|PAIS in the News is the place to find all the latest information on any recently-published media featuring members of the PAIS faculty, research fellows, and doctoral candidates.
Professor Juanita Elias, University of Warwick, will be giving the Annual IPE Lecture on: 'Women on board: The gender politics of economic competitiveness'.
The lecture will take place on 22nd January, from 15:00-16:30 in L5 (Sciences Concourse). There will be a short drinks reception afterwards. All welcome.
When Turkey’s president Recep Tayyip Erdoğan visited the White House on November 13, 2019 he said a landmark resolution passed by the House of Representatives in October recognising the Armenian genocide had “hurt deeply the Turkish nation”, and had the “potential to cast a deep shadow over our bilateral relations”.
This article by Dr. Maria Koinova in The Conversation discusses how the Armenian diaspora, preoccupied with issues of genocide recognition, became instrumental in passing this resolution in the US, and building coalitions with other ethnic groups to advocate globally.
Nastia van der Meer, BA (Hons) History and Politics, 2019, has won the Undergraduate Dissertation Prize competition of the Council for British Research in the Levant – for best UG dissertation on the Levant in 2019.
Nastia's dissertation, supervised by Nicola Pratt, compared the non-violent resistance methods used by indigenous populations to resist settler colonial oppression in the contexts of Apartheid South Africa and modern-day Israel-Palestine. The assessors found the dissertation to be “highly original and cutting edge with a sophisticated approach”. Congratulations to Nastia!
East Asia Study Group Special Seminar by Prof. Richard Samuels (MIT) on Japanese intelligence community
We are delighted to invite Professor Richard Samuels, Ford International Professor of Political Science and Director of the Center for International Studies at MIT, as a special guest speaker for our East Asia Study Group (EASG) seminar.
Professor Samuels will discuss the evolution of Japan’s intelligence community and its future, based on his 6th book from Cornell University Press, Special Duty: A history of the Japanese Intelligence Community (published in October 2019). He is one of the very most distinguished international experts on Japanese politics. Professors Chris Hughes, Richard Aldrich, and Chris Moran will be hosting this talk. Although this event is out of term time, we are very fortunate to have Professor Samuels visit, and really hope you can make the effort to attend. A private book signing will take place immediately after the talk. If you plan to attend this seminar, please email email@example.com.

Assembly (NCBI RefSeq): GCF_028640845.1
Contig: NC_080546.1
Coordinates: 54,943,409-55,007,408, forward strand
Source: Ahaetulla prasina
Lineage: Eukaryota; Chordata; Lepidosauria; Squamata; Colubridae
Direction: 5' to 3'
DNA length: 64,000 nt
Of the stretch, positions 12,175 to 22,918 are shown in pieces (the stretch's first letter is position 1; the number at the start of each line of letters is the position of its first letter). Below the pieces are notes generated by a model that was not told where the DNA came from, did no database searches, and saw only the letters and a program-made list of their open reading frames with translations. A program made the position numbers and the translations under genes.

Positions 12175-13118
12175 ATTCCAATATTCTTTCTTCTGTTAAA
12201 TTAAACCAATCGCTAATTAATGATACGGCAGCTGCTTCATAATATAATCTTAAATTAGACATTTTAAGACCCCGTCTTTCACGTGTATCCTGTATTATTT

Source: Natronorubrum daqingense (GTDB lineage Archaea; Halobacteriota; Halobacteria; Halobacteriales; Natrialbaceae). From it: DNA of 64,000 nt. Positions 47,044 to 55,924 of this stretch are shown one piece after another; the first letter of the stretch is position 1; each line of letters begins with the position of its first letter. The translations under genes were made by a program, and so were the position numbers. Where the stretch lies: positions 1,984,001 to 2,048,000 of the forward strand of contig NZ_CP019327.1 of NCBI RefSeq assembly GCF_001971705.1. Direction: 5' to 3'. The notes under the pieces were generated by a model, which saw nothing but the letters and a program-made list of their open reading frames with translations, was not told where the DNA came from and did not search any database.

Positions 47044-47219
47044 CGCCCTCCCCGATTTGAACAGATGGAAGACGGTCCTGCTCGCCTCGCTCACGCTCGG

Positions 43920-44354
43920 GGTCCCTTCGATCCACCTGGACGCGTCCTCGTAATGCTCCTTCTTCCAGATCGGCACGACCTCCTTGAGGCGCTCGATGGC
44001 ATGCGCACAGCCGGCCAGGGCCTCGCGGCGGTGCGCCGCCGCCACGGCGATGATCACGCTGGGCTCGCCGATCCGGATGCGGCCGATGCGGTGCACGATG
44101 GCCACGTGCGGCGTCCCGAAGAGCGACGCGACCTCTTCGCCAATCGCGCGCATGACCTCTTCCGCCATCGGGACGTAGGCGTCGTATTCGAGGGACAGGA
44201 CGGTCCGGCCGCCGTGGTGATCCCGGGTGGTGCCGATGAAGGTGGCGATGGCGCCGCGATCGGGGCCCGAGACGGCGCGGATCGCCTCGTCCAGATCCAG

Further details below:
Title: Special Duty: A History of the Japanese Intelligence Community
Time: 17 December 2019, 15:00-17:00
Venue: Council Chamber, Senate House
Intelligence communities are everywhere and always in motion. Japan's has been no exception, often shifting in response to dramatic analytical and organisational failures, changes in the regional and global balance, and sudden technological developments. In the first half of the 20th century, Japan had a full spectrum intelligence apparatus. This came apart with defeat in WWII and subordination to the United States. After the Cold War, shifts in the security environment and major intelligence failures stimulated rethinking by Tokyo. Following a period of half-hearted and incomplete reforms, the Japanese government began to enhance its collection and analysis capabilities, and to tackle in earnest the dysfunctional stovepipes and leak-prone practices hampering its intelligence system. Where do matters stand today?
Tom Long and Sebastian Bitar published a new entry on "International Security in Latin America," for the Oxford Research Encyclopedia of Latin American Politics. The chapter surveys the state of the field relating to Latin American security, including topics such as state security, transnational organized crime, high homicide rates, borders, and more. In the region, "isolated state responses are insufficient to respond to transnational dynamics; although some coordination has been achieved, intergovernmental responses have produced limited gains and substantial unintended consequences." The piece emerged from collaboration during Dr Bitar's visit as an IAS in 2018; Dr Bitar is an associate professor at Universidad de los Andes, Bogota, Colombia.
The piece is available here: https://oxfordre.com/politics/view/10.1093/acrefore/9780190228637.001.0001/acrefore-9780190228637-e-1735